I haven’t found myself again. It’s just a new self. And, to be honest, I’m not embarrassed of the woman I was before my kids, but I see them as really separate entities because there are just some risks now or things I did back then that I just wouldn’t do now because I have a responsibility to another two humans here. And, actually, I prefer this version. She’s more measured. She’s calmer.
You know, I can’t just react out of anger because I have to think of the repercussions on my children. All the work I do, I have to think of my children. It’s a different person. I think I’ve only come to that realisation now there’s two of them and I have experiences that can be compared. I think with Esme, I was very obsessed, pre-baby body, pre-baby life, pre-baby social calendar. And it was… Everything was geared towards people understanding that I’m Candice before I’m a mum whereas now I’m like just a completely different person to be fair.
Brogan:
It’s so interesting to have both your experiences. Thank you for sharing them. At the end of each podcast we ask our guests the same question, and so we’re going to come first to you Candice. What makes you uncomfortable? It can be anything so it can be… We’ve had like pantomimes, we’ve had small talk. We’ve had some deep ones. We had emotional vulnerability.
Candice:
Do you know what makes me uncomfortable? Going to dinner parties or house parties. I hate small talk. I hate getting to know people. Oh, blurgh, yuck.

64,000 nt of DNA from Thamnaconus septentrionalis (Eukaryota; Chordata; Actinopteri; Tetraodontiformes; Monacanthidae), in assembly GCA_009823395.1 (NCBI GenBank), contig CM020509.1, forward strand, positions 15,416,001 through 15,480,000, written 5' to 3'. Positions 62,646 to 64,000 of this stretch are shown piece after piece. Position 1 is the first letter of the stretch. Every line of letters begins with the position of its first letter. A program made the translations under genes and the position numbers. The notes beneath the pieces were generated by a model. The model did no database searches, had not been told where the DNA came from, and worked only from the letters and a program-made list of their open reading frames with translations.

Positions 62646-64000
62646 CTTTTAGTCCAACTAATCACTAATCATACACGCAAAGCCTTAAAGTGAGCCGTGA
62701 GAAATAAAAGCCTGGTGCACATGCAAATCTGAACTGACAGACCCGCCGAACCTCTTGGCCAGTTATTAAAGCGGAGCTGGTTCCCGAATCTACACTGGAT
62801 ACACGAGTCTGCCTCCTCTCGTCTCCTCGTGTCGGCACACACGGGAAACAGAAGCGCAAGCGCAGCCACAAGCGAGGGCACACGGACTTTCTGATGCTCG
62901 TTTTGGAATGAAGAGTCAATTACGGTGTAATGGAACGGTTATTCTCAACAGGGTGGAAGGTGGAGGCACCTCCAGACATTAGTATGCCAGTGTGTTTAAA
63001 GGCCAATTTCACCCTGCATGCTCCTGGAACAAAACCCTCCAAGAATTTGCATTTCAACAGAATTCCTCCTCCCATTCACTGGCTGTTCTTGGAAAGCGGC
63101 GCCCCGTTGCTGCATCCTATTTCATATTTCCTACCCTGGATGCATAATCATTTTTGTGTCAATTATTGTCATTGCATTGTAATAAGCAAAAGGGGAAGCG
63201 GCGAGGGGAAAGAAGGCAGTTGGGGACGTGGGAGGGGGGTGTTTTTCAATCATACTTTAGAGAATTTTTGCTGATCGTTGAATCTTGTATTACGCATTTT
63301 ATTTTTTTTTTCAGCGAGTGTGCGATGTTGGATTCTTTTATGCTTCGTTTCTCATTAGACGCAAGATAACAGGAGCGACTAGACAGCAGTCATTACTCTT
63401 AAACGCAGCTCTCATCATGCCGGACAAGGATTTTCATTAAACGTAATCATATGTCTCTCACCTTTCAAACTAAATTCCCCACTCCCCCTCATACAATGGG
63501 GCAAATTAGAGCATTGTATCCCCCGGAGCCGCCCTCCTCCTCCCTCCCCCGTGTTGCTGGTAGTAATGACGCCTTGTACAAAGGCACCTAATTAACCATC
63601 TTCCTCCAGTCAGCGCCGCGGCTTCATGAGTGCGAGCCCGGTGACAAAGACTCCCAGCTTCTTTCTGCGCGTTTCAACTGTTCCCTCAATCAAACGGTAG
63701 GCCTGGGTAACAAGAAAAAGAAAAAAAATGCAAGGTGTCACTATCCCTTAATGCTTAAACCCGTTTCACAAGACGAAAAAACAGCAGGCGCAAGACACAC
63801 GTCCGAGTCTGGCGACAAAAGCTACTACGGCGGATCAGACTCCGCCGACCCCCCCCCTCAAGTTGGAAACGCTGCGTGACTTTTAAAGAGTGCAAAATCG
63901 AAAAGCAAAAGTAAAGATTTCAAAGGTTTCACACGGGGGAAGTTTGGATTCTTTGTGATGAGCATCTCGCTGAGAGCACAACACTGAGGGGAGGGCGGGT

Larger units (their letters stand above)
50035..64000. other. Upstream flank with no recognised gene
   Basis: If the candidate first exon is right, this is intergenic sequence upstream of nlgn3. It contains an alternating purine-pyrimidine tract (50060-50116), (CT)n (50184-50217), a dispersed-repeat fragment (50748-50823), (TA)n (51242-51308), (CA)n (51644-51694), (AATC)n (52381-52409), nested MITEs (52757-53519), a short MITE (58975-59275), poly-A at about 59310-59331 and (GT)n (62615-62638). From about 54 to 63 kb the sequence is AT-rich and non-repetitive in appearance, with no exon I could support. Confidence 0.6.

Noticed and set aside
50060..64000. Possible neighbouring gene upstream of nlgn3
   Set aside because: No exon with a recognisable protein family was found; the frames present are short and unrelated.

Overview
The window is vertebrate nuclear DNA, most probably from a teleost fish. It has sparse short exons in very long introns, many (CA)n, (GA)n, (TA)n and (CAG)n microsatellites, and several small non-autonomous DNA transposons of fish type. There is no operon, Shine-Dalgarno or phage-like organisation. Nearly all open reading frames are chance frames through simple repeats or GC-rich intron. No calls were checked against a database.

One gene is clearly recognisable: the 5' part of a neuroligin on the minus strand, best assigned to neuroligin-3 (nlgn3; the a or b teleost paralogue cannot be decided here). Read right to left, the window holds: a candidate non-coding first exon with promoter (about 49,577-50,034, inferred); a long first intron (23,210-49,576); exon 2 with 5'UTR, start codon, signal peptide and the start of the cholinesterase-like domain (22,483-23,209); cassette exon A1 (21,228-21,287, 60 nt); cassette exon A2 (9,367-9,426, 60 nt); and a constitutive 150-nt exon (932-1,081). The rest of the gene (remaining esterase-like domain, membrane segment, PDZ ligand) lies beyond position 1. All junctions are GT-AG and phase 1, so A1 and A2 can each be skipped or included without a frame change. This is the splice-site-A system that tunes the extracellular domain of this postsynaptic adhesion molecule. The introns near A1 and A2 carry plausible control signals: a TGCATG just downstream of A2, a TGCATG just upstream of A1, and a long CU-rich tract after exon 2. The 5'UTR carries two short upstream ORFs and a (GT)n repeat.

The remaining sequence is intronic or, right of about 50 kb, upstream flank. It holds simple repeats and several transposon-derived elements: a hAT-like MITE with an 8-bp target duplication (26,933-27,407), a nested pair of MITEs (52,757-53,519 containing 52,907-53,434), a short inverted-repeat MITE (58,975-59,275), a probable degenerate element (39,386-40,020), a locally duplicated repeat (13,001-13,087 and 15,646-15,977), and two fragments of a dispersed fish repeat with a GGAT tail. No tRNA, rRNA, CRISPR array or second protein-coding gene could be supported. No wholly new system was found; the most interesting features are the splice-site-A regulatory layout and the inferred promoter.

Rachel:
Just hang out in the kitchen.
Brogan:
Specifically going to parties or dinner parties where you don’t know many people there...?
Candice:
Yes. Yeah. Yeah. That makes me so uncomfortable. Yeah.
Brogan:
And what about you, Kate?
Kate:
I know... I’m trying to think whether I want to say something profound like tokenism or something like that. But I’m just like… I’m thinking it’s team-building days at work where you’re… Or just… I think that just to unnecessarily be touched, like team building days where you then have to put your hands on each other’s shoulders. I don’t want to touch you. I have OCD anyway, and I don’t like it. I think it’s that contact, and team-building days especially if you then have to touch someone, whether you know them or not. Yeah, touching. But yeah.
Brogan:
Thank you both so much for coming onto the podcast today.
Kate:
Well, thank you for inviting me.
Brogan:
It’s such a great conversation.
Candice:
Thank you.
Rachel:
That’s it this week from Am I Making You Uncomfortable? Don’t forget to subscribe and review; but only nice reviews, five stars only. I am Rachel Moss and you can find me @rachelmoss_.
Brogan:
And I’m Brogan Driscoll and you can find me @brogan_driscoll. Thanks to our producer Crystal Genesis, our assistant producer Rachel Porter, and our sound engineer Nag Kirinde.
Rachel:
You’ve just listened to Am I Making You Uncomfortable? Our hashtag is #AIMYU.Related... 'I Walked Out Of Hospital And A Woman Screamed At Me To Cover My Baby's Face' We're Two Women Who Wanted A Baby: This Is How We Chose Who Carried Our Child 'Infertility Doesn't Discriminate' So Why Are Women Of Colour Suffering In Silence?